In Minnesota, when Jesse Ventura the former professional wrestler was standing for Governor in 1998, and caught the imagination of young people, many of whom wouldn’t normally have voted at all. They became enthusiastic supporters, discussing and campaigning for him over the internet. Ventura won despite a hostile conventional media, who often sought to portray him as a buffoon.
And in the recent Republican Presidential primary, the internet helped to generate momentum for John McCain’s campaign, even though it was ultimately unsuccessful. McCain started off with relatively little funding, but attracted large amounts of small donations over the internet.
Politicians in the UK have been rather slower to adopt the internet. The majority of MPs in the UK do not use email to communicate with their constituents. In part this may be because internet penetration in the UK has lagged that of the US, so the demand has not been there—though that is changing fast as take-up increases here. In part it seems to be because of a concern about how to cope with a medium that can generate such huge traffic.
So I welcome what the Hansard Society is doing to help MPs deal with emails, for example by setting up standardised filtering systems so that MPs can separate out and give priority to dealing with their constituents.
I also welcome the work that the Hansard Society is doing in other areas, such as the promotion of online consultations and forums. That is where the internet offers truly novel means of communication. A means of communication where messages and themes can emerge in ways that may not be expected, as the participants bounce ideas off each other.
One example I recall came from a visit to Adelaide during my previous job, when I met Michael Armitage, the Minister for Information Economy in the South Australian Government. He told me he had posed a question in one of his online forums asking for views on a proposal to privatise the ports in South Australia. What had surprised him was that the biggest single issue that emerged was people’s concern about whether they would still be able to fish off the piers and jetties. So that reassurance was built into the communications strategy. That is just the sort of issue that is easy to overlook when a new policy is being planned. No doubt expensive public opinion research could have revealed it, but an online forum produced the answer much more cheaply and immediately.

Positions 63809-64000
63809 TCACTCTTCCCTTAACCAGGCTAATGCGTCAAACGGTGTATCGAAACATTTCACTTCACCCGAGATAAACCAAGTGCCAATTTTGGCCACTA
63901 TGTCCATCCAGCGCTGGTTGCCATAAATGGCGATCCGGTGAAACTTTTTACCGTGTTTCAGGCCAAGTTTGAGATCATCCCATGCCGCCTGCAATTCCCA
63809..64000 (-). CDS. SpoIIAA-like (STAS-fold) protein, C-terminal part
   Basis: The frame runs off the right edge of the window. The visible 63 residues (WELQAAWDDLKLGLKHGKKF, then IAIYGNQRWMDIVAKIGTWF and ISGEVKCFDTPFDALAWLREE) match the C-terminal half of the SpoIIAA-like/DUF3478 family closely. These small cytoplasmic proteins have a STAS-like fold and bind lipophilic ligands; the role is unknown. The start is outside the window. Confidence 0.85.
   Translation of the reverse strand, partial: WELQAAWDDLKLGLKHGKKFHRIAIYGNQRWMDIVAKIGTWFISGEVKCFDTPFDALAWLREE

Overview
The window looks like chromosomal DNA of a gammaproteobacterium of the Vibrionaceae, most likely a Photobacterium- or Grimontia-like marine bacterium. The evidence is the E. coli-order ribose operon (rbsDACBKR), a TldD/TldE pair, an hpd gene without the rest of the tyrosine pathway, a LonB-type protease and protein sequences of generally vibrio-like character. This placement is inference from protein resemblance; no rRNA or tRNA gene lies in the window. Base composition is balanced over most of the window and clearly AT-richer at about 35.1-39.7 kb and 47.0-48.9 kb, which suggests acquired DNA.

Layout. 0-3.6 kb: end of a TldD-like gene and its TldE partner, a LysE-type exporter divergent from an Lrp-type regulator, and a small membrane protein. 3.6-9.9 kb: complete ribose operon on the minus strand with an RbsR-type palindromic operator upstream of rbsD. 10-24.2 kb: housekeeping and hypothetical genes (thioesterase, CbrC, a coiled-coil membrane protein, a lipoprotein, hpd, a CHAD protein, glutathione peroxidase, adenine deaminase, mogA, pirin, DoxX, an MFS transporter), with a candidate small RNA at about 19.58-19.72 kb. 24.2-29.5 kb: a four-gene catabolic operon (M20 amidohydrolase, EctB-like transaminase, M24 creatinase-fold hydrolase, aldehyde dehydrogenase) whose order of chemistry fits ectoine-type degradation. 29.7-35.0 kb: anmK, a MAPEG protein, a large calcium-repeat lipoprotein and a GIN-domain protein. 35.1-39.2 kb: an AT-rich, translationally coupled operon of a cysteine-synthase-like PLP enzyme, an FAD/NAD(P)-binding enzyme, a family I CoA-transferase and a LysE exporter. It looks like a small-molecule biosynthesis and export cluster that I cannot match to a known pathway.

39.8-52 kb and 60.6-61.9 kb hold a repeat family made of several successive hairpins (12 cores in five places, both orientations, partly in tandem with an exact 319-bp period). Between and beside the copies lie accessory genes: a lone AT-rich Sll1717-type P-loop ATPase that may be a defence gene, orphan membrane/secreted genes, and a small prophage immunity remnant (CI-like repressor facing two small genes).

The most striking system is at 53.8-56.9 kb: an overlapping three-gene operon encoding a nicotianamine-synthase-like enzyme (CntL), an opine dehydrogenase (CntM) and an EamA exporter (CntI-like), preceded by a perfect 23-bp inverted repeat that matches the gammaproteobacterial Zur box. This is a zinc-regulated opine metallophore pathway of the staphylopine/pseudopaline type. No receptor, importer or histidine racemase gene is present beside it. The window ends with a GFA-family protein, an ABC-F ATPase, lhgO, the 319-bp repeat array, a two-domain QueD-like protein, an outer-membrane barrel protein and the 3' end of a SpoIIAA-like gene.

In the UK, the Hansard Society’s online consultation on domestic violence, set up in conjunction with the All Party Parliamentary Group chaired by Margaret Moran, is another good example of innovative use of this new medium. Some 200 women participated in the consultation, many very actively. The great majority had never taken part in an internet consultation before. While just over half had internet access at home or at their refuge, the rest had not previously had online access, and many used public access points.
The Hansard Society is now preparing evidence for the Committee based on that consultation. But what encouraging even apart from the evidence gathered is that some of the women who participated found the experience so valuable that they decided to set up their own online group so that they can continue to share experiences.
There are many other examples of online consultations right across the UK. The International Teledemocracy Centre at Napier University, for example, has set up an online consultation for young people in Scotland that will feed into the Youth Summit in June attended by Ministers from the Scottish Executive.
The internet provides a means by which information can be made far more accessible than was ever possible before. Almost all Government departments and agencies now have websites that provide a wide range of information. And most local authorities make extensive use of websites, as do the political parties. Much of this information simply wasn’t available to the public until very recently, and these channels will form an increasingly important means of communication directly with citizens and voters.
It means, for example, that people won’t have to rely just on press reports of a new policy or new speech. If they are interested, they will be able to read the source material directly.
And the US evidence suggests that internet users are a demanding community. They don’t just want canned messages. They want to be able to explore issues in depth and compare different candidates’ positions.
But it would be very wrong to focus too much on the role of official sites and official information, whether from Governments or political campaigns. One of the features—I would say strengths—of the internet is the way it can create virtual communities who share a common interest, without regard to physical location. And they can readily develop into pressure groups, consumer groups, political activists or self-help alliances.